With the end of March also comes the end of CBS’ How I Met Your Mother. After nine seasons, the series is wrapping up, finally giving us the ending that the show and its title promised when it debuted in 2005.
I plan on watching the series finale, yet I don’t know how excited I am about it. To me, this feels something like meeting a friend whom you’ve lost touch with over the years and come to realize that maybe you don’t have that much in common after all. I wish I could say I stuck with the show for its entire nine-year run. But I gave up on HIMYM a while ago. Actually, I moved on at some point during season 4.
I tend to do this a lot with TV shows. I become a fan early on, pulled in by a premise or cast of characters that intrigues me. Or maybe I read something about the show that piqued my curiosity, whether it was a preview or favorable review by a TV critic. I give a series a chance, and if it attracts me within its first couple of episodes, I fall pretty hard for it. Then I tell my friends about the show and convince them to watch, so I have someone to talk about it with. I find other fans on social media, maybe someone who’s started a blog or podcast about that program.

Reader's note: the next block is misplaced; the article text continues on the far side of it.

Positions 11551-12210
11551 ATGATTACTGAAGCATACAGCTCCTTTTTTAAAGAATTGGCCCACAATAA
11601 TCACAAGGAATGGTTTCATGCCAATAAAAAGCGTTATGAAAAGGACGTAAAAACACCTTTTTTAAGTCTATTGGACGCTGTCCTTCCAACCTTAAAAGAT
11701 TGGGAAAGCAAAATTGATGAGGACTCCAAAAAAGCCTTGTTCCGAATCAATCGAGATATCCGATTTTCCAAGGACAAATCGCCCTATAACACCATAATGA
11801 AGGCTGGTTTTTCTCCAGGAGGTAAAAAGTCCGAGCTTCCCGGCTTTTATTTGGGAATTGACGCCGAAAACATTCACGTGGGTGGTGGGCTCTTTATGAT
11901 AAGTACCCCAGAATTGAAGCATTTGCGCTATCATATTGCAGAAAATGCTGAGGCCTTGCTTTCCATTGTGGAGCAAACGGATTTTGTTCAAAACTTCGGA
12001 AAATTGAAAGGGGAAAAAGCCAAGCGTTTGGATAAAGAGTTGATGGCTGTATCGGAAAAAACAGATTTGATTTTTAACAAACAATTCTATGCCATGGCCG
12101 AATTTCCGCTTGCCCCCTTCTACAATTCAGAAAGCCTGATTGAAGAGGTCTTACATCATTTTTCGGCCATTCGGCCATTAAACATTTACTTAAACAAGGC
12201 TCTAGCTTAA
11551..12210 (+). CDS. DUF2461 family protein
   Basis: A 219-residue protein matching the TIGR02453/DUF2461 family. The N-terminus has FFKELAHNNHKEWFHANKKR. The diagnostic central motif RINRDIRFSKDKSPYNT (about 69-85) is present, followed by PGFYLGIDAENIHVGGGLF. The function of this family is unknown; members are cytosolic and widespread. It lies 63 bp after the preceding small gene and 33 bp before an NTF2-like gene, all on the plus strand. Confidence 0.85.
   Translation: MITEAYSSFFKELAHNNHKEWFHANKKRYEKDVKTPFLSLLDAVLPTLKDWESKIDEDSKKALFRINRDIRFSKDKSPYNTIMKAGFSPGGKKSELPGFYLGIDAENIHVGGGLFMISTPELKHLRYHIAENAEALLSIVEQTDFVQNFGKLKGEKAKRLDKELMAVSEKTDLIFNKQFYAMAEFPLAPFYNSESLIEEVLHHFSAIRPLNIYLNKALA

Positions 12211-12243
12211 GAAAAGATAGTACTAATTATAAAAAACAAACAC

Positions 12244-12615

But somewhere along the line, I often lose interest. Characters I previously enjoyed begin to annoy me. Actors decide they’ve had enough of playing the same role and move on to other projects. I can see the writers cooking up storylines that don’t seem to fit with the tone that was previously established. Maybe the plots seem desperate, an attempt to keep viewers or extend the life of the series. Any or all of these factors result in the show no longer being the one I initially decided to watch. So I bail.